"One time I asked him where one of my children was living," he continues.
"The wood told me my kid was in Thailand. I was so excited because it was true.
Some of these predictions raise my hair they are so accurate."
Bouy began predicting in 1991 after his wife fell ill and neither traditional medicines
nor modern medicine helped. Bouy's late uncle appeared to him in a dream and instructed
him how to build this magic contraption. Bouy was skeptical, but felt his wife's
illness left him little choice.
"Since I obeyed my uncle's advice, my wife got better," Bouy says. "As
for me, I don't know much about magic. I think the help comes from powerful spirits
that I summon."
For his first attempt Bouy instructed his son to stand on the wood and asked him
questions about the day, month and year he was born. After the wood provided the
correct answers, Bouy started to take it more seriously.
Village chief and local spirit practitioner Neang Bouy awaits his next customer for the 'magic' board.
Since then numerous people have come to find answers. Bouy says the spirits tell
those with swollen legs and arms to pray to their ancestors and leave offerings where
their ancestral spirits reside. To counter bad luck requires a ceremony with sacred
water for their ancestors, while regular illnesses will see the spirits recommending
a visit to hospital.
It was time for the skeptical Post reporter and photographer to find out just how
accurate the magic wood was. Remarkably, Bouy's questions gave the day, month and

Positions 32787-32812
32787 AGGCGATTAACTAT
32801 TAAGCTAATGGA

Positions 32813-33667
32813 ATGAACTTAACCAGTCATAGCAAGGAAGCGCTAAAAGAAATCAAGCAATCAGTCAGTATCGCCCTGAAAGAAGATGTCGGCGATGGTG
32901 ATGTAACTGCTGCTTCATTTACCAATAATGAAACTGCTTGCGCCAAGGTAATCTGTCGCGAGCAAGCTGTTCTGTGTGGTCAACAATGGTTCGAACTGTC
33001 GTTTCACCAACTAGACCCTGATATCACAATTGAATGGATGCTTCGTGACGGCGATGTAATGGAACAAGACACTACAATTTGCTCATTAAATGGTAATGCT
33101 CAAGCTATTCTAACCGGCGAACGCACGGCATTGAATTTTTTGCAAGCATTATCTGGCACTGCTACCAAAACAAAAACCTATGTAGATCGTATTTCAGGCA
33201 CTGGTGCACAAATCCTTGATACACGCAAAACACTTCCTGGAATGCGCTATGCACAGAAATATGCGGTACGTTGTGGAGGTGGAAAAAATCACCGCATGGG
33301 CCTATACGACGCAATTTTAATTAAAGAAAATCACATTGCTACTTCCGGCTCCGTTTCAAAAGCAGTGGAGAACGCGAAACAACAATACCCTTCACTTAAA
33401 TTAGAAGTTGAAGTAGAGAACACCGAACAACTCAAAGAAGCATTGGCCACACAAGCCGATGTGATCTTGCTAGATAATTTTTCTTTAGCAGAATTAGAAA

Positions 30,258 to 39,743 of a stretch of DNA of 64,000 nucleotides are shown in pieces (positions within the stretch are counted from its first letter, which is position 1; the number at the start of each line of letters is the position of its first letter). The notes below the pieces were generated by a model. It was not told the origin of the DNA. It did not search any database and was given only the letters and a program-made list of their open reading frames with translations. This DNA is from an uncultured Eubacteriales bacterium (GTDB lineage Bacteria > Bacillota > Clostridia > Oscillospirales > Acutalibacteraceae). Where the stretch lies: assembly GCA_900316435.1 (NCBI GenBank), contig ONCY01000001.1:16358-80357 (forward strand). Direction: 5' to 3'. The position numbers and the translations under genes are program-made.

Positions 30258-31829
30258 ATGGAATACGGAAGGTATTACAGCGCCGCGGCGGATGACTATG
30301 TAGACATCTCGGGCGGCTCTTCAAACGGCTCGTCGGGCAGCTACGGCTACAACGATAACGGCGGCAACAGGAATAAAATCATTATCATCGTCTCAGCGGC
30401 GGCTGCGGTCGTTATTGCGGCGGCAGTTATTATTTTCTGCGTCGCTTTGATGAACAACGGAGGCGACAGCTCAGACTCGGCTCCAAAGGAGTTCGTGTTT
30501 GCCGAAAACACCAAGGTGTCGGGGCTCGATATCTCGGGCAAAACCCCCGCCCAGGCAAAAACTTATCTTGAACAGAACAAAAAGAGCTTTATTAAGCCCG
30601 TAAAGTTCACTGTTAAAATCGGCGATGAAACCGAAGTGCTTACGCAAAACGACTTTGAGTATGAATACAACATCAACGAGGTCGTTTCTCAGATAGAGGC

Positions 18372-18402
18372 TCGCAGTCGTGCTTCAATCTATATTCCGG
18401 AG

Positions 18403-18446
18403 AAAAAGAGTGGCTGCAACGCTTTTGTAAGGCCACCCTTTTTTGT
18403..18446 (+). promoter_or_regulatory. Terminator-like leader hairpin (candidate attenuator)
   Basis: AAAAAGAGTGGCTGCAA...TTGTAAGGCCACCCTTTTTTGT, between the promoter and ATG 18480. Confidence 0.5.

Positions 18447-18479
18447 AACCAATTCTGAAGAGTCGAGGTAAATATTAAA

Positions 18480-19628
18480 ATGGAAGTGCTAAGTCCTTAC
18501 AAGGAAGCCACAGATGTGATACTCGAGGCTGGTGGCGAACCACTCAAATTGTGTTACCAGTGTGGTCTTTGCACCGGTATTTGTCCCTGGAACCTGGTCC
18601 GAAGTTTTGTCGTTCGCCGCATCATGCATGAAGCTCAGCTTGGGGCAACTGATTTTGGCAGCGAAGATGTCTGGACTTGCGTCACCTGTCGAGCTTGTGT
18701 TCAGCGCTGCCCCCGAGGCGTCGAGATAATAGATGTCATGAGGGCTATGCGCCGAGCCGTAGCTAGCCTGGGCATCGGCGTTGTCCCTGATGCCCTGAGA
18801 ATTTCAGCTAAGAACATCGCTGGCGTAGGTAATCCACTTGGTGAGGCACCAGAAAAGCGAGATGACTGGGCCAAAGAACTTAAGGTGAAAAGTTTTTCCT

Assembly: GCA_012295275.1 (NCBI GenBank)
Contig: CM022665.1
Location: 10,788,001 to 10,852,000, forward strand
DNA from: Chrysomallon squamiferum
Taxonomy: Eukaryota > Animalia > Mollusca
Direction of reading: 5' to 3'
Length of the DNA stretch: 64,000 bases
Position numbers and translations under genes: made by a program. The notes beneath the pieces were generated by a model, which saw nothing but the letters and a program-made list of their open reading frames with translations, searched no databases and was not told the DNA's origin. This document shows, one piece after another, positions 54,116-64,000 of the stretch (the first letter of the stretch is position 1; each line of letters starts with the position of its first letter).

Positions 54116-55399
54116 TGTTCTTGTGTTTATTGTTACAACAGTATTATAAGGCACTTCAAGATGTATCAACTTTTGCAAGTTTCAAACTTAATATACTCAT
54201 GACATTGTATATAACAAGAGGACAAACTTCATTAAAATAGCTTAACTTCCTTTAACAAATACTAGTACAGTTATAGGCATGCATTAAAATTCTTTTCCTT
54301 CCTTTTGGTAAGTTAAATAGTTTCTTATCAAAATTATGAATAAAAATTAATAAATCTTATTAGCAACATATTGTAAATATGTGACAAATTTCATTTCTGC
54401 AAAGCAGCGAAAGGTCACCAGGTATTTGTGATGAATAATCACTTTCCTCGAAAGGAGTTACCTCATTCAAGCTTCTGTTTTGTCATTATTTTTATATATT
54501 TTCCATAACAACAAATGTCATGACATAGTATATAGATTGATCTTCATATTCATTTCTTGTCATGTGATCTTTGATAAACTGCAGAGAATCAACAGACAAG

year of the photographer's birth, the location of his house and the direction it
faces. Even the design of its roof was correct. The wood also predicted the gender
of his as yet unborn child.
This reporter was accurately told how many children he has, the amount of land he
farms in Kandal province, and a few other things which we are not going to reveal.
In short, every answer to the combined total of some 25 questions was correct. So
after practicing this for 11 years, could Bouy reveal just how it all works?
"I also think about how and why the wood moves when I ask the right questions,"
he says. "But to be honest, I just don't know."
Enchanted by a puff of smoke
On the outskirts of Phnom Penh the latest object to captivate the superstitious is
a clay pot.
On April 18, eleven-year-old Phat Asrey found the pot floating in the pond south
of Chonlong Malau Pagoda. She picked it up and took it home. When she took off the
lid out came a puff of smoke. That, locals say, is a sign that it holds mystical
Her father, Mauk Sophat, says a strong storm the previous night caused the pot to
fly to the country's capital from Siem Reap. The night she brought it home, Sophat
dreamed the pot was tip, meaning divine. He renamed it ptel nisey saksit, or the
powerful and effective pot. It sits on a shrine in their home, helping only those
who believe in its powers, he asserts.
Plenty of visitors have since turned up to drink from the pot in the hope they will
be cured or helped financially.
It hasn't done Asrey much good though: since she pulled it from the water she has
been ill and not felt like eating anything.
The Post has no way of attesting to the pot's rumored powers, but it continues a
long tradition of magic turtles, fish, snakes, cows, statues, trees and other objects
people believe can improve their lot.